Former Chemours employee pleads guilty to conspiring to steal trade secrets
A former Chemours employee pled guilty late last week to stealing trade secrets from the company and attempting to sell them to Chinese investors.
Jerry Jindong Xu pled guilty in the U.S. District Court of Delaware to one count of conspiracy to steal trade secrets from Chemours while he was employed at the company’s offices in Ontario, Canada.
Chemours is the world’s leading producer of sodium cyanide—a chemical used for mining precious metals. The company is headquartered in Wilmington.
Xu surreptitiously obtained confidential documents with trade secrets about the Chemours sodium cyanide business. He is said to have fabricated assignments, taken secret pictures during a tour of a Chemours manufacturing plant and used a personal email account to transfer confidential information.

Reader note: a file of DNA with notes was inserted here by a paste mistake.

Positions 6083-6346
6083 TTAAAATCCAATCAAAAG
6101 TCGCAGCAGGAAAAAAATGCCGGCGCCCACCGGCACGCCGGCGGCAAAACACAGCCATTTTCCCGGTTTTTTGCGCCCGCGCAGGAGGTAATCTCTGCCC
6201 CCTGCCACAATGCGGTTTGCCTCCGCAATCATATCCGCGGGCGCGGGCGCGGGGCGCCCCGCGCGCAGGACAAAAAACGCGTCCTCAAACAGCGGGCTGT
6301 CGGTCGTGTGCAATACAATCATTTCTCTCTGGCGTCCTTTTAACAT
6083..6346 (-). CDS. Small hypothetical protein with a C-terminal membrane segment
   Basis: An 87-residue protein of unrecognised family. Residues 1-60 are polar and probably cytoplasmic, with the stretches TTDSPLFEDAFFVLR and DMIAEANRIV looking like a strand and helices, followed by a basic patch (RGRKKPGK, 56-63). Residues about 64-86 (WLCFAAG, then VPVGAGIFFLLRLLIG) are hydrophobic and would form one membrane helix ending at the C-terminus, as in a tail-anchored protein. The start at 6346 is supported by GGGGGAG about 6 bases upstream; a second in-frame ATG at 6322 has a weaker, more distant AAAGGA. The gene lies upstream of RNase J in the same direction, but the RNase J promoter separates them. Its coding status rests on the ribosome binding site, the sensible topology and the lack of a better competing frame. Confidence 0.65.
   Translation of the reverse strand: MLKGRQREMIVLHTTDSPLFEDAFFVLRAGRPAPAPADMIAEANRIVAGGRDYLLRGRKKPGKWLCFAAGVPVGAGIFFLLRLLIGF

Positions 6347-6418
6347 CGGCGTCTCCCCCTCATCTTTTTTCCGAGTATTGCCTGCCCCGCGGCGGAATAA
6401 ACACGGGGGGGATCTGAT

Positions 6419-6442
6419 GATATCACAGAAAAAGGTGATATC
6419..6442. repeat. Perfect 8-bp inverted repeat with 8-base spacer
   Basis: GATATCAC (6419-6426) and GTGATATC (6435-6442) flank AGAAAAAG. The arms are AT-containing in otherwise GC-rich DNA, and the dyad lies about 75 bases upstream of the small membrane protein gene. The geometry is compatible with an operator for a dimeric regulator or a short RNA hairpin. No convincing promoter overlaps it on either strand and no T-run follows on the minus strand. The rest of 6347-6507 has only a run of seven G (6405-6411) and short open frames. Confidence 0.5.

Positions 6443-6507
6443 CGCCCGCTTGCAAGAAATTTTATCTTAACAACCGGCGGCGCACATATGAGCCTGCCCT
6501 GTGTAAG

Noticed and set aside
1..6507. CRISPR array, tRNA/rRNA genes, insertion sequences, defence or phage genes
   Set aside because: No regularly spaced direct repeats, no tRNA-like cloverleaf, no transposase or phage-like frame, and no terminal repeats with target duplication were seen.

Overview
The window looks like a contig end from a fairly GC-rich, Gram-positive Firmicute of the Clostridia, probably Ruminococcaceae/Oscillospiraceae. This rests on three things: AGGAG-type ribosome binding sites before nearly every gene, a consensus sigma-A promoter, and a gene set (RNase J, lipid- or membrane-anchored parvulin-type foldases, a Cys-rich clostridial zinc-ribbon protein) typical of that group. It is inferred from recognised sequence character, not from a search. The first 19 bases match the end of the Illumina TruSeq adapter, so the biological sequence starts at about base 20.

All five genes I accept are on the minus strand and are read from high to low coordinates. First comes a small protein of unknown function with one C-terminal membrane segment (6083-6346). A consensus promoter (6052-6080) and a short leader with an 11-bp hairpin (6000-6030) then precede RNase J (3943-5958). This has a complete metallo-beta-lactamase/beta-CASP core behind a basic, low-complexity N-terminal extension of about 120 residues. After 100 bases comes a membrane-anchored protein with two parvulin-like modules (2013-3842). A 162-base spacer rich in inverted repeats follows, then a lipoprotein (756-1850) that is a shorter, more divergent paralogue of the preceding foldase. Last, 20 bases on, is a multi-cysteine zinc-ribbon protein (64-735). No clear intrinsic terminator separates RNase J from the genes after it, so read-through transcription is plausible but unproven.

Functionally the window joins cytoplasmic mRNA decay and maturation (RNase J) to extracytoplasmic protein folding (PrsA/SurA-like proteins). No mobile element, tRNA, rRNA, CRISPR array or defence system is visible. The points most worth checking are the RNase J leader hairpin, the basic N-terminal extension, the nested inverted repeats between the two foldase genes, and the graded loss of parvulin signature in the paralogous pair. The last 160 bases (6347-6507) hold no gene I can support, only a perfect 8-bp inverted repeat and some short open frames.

Xu then set up his own company with the purpose of luring Chinese investors to set up a sodium cyanide operation to compete with Chemours. He did this using an encrypted Chinese messaging service to communicate with his co-conspirators.
U.S. Attorney for the District of Delaware Anthony Weiss said in a statement, “The theft of these trade secrets so that investors from other countries, like China, can gain an unfair advantage is unacceptable.”
Xu was arrested in New York last year with warrants in the U.S. and Canada. He was arraigned in Wilmington and is now being detained until sentencing.
He could face up to ten years in prison.